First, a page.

Let Loose

The moment of your death,
Slammed into an oak tree,
Slammed into a boulder,
Slammed into whatever immoveable nearby object,
That a car could drive into.

The driver, your husband,
Drunk and high,
Loose and livid(ly) screaming at you,
Sloppy spit and curses spilling out,
Were you afraid,
Or was it just another drive home.

The moment of your death,
I was 2,418 miles away,
Naked but for black boots and bruises,
Naked but for kisses and come,
Naked, sprawled face-down,
A hand inside of my cunt,
Waves of come shooting out,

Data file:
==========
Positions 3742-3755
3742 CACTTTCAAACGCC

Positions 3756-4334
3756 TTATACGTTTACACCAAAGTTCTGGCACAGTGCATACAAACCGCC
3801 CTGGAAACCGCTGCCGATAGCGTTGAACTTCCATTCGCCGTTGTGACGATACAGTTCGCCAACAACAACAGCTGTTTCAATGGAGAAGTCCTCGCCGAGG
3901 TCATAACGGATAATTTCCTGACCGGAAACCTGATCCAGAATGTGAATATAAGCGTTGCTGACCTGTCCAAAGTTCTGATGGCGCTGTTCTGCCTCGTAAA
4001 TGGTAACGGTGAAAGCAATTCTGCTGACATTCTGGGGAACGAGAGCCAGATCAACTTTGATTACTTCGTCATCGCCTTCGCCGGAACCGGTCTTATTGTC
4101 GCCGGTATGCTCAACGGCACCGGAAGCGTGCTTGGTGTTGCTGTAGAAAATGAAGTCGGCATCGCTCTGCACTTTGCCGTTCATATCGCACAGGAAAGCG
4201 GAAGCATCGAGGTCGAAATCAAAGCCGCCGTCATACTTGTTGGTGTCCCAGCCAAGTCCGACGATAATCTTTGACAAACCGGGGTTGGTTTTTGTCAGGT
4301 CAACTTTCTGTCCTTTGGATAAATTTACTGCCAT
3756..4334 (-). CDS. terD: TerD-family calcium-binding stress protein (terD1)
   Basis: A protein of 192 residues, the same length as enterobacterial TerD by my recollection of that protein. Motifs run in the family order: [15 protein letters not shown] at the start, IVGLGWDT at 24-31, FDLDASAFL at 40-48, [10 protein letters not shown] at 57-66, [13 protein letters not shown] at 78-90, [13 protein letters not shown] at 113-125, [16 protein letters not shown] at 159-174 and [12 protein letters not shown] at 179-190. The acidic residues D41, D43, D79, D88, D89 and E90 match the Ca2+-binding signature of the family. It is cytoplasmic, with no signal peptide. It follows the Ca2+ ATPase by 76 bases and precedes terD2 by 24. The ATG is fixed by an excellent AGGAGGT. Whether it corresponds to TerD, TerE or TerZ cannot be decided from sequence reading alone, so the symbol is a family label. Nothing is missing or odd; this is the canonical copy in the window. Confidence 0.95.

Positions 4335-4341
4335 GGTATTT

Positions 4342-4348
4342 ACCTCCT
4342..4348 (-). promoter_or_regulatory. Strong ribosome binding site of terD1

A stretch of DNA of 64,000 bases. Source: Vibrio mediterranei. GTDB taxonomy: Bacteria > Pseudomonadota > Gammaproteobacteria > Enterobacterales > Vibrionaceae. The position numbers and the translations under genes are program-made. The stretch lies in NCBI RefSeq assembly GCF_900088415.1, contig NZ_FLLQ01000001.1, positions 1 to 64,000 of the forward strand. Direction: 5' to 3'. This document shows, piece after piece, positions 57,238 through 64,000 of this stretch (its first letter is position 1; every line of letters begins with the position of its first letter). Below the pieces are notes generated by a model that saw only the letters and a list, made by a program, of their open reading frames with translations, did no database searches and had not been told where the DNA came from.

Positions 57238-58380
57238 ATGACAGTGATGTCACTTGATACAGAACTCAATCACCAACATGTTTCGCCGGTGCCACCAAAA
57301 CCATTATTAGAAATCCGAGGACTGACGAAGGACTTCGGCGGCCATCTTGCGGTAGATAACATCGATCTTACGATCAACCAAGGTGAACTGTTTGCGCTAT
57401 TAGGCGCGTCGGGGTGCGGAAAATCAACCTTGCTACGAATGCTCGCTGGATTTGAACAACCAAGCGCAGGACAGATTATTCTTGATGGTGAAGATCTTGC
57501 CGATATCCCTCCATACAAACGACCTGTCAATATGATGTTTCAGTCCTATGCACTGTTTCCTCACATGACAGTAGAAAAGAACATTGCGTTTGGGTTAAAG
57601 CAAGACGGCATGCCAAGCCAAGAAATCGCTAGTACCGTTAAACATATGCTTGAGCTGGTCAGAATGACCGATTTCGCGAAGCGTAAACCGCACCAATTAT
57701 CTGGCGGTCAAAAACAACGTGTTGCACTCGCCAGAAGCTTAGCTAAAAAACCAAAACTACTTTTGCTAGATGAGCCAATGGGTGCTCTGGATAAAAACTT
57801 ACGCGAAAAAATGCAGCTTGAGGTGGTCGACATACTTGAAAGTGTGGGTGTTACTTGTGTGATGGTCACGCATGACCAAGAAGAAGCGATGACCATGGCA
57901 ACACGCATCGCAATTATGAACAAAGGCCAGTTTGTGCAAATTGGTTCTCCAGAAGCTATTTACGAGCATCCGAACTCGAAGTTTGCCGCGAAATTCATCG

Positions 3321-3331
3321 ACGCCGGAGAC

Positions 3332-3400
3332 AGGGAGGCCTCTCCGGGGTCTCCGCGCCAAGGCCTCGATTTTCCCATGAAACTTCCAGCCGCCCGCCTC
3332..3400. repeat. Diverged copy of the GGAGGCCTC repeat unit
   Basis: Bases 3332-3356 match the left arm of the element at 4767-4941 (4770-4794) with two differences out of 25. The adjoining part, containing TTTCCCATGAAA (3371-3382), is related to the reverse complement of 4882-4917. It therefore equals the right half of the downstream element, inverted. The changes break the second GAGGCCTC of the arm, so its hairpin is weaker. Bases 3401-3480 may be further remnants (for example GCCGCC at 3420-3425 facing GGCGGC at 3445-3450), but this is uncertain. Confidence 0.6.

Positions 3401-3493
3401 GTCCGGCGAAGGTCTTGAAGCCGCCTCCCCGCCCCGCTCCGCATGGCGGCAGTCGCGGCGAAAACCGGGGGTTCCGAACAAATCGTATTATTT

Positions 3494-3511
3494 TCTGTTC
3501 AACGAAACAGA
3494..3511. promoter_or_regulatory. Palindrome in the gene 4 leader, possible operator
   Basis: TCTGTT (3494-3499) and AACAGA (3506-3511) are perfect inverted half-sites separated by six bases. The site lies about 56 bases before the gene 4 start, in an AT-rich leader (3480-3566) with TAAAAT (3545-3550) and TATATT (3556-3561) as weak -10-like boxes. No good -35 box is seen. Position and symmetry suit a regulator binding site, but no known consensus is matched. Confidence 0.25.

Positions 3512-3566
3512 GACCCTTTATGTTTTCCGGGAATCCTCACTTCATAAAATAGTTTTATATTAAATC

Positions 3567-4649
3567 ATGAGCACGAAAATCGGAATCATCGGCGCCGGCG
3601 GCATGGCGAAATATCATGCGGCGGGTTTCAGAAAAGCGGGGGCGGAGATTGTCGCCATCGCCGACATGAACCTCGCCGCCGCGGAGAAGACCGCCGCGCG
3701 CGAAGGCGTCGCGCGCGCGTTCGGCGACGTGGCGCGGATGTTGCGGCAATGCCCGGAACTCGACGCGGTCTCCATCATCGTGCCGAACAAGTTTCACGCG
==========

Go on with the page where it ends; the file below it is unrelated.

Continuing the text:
From my heart and belly,
Drenching my boots,
(it was the first time like that for me)

The police said that you took your time dying,
Your drunk husband watching,
Unable or unwilling to move,
Closer.
The landscape full of hard objects,
The tree, the rock, the signpost,
Watching your dying,
And you wrapped around the living,
An animal at the end.

Was that moment of my coming,
Salty come pouring high pressure,
The moment you left – you died?
Both of us let loose,
We who hold so tightly,
Onto our suffering.

About Avery Cassell

Avery Cassell is a queer butch San Francisco writer, poet, cartoonist, and artist who grew up in Iran.
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